WOUB Employee Spotlight: Audio Supervisor Adam Rich< < Back to
ATHENS, OH – In high school, WOUB Audio Supervisor Adam Rich loved music. It was his whole world.
“I’m originally from Tuscarawas County, Ohio. My high school band would make yearly trips down to Athens to see the big Ohio University Marching 110 year-end concert at Memorial Auditorium, so Ohio University was my first and only choice for college. I actually started out as a music education major but quickly realized I didn’t want to become my high school band teacher, so on a whim switched to Audio Production,” said Rich. “I knew I liked music but had never even touched a microphone before coming to college! Thankfully, I took to the new program and found I really had a passion for recording and editing sound.”
During his time in college, Rich took a work-study position with Family Health, a 2 1/2-minute syndicated radio program produced at WOUB, and really found a home at the station.
“All during college, I ran sound for the Athens Midday news program, worked the Showdown bluegrass radio show, and helped out with Live From Jorma Kaukonen’s Fur Peace Ranch recordings,” said Rich. “Radio Director Rusty Smith took me under his wing.”
Rich graduated from the School of Media Arts and Studies in the Fall of 2012.
“After leaving Athens for a few months after school, I came back knowing I did not want to burn my bridges with WOUB and Athens,” said Rich. “I started to bug Rusty once again, volunteering and helping him out on the radio productions.”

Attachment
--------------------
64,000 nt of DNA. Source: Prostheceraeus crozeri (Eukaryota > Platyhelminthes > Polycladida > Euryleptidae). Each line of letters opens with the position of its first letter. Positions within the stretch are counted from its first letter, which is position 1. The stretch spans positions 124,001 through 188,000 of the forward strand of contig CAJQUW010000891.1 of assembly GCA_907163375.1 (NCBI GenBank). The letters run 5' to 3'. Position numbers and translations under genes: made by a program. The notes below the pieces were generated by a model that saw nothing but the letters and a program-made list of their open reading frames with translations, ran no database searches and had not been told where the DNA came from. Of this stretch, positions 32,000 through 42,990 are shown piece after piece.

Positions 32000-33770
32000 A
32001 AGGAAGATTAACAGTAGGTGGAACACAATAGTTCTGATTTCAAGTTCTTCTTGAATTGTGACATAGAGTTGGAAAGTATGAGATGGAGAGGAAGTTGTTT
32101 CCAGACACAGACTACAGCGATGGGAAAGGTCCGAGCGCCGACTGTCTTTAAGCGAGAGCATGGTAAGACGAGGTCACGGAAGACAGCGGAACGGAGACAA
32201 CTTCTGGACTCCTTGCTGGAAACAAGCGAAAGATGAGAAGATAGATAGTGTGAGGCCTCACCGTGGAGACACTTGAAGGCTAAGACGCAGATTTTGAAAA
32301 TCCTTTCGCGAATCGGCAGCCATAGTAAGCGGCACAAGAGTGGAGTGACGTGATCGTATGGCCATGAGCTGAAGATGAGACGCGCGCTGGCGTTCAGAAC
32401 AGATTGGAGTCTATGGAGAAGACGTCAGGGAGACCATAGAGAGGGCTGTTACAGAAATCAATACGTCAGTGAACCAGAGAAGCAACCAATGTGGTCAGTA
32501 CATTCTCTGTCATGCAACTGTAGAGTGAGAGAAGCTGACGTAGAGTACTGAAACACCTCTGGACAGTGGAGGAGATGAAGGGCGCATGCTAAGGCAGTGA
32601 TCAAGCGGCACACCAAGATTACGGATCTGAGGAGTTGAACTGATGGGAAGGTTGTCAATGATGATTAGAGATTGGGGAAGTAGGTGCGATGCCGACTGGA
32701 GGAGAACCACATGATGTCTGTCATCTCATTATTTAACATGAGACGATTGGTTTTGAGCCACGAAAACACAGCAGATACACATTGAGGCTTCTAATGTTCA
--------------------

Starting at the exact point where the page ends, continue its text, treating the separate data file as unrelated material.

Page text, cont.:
Eventually, a part time position at the station opened up as producer for WOUB’s AM talk show, Conversations from Studio B, and then Rich accepted a full-time position as Audio Supervisor in 2015.
“My day-to-day now consists of recording interviews, editing audio and music for podcasts, web series, and documentary films, facilitating connections with guests being interviewed for other public media entities, running Ohio sports games on the radio, and providing technical assistance to the stations other content producers,” said Rich. “Most recently, I’ve been an adjunct professor, teaching on the various subjects in the audio production tract; a surreal and humbling experience! I sincerely apologize to my professors whose class I talked and gabbed through in college; I now know your pain!”
Rich enjoys his job and truly loves the variety of work it provides for him.
“One minute I might be working on the audio for a film or podcast, and then Judy Woodruff from PBS News Hour is in the studio for an interview, and then I’m cold calling Ira Glass, and then a local band is coming into the studio to be recorded for our Live from Radio A music series. It keeps me on my toes, and there is never a dull moment.”
The COVID-19 pandemic has changed Rich’s work and his appreciation for what WOUB means to this community in a profound way.
“Seeing the Nelsonville Music Festival get cancelled was a big wake up call for the seriousness of this crisis, and the WOUB team had to call off a lot of upcoming productions,” said Rich. “All of my interview recording sessions have moved online, and while there have been a few hiccups along the way, I believe my crew of podcast and radio hosts have truly adapted to this new way of working and creating content. Seeing the people and volunteers at the station put their heads down and maintain the level of quality and commitment to the mission of public media during this pandemic is something I am very proud to be a part of.”